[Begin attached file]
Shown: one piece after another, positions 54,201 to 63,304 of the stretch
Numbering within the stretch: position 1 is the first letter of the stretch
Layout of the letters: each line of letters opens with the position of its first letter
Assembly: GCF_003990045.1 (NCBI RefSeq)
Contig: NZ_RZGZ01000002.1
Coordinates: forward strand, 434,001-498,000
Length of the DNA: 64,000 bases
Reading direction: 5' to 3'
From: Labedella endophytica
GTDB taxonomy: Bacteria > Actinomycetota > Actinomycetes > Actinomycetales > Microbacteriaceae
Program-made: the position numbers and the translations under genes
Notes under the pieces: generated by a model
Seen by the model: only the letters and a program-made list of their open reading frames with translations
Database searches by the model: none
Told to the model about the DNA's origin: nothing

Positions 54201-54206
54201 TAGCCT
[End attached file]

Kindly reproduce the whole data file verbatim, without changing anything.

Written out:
Shown: one piece after another, positions 54,201 to 63,304 of the stretch
Numbering within the stretch: position 1 is the first letter of the stretch
Layout of the letters: each line of letters opens with the position of its first letter
Assembly: GCF_003990045.1 (NCBI RefSeq)
Contig: NZ_RZGZ01000002.1
Coordinates: forward strand, 434,001-498,000
Length of the DNA: 64,000 bases
Reading direction: 5' to 3'
From: Labedella endophytica
GTDB taxonomy: Bacteria > Actinomycetota > Actinomycetes > Actinomycetales > Microbacteriaceae
Program-made: the position numbers and the translations under genes
Notes under the pieces: generated by a model
Seen by the model: only the letters and a program-made list of their open reading frames with translations
Database searches by the model: none
Told to the model about the DNA's origin: nothing

Positions 54201-54206
54201 TAGCCT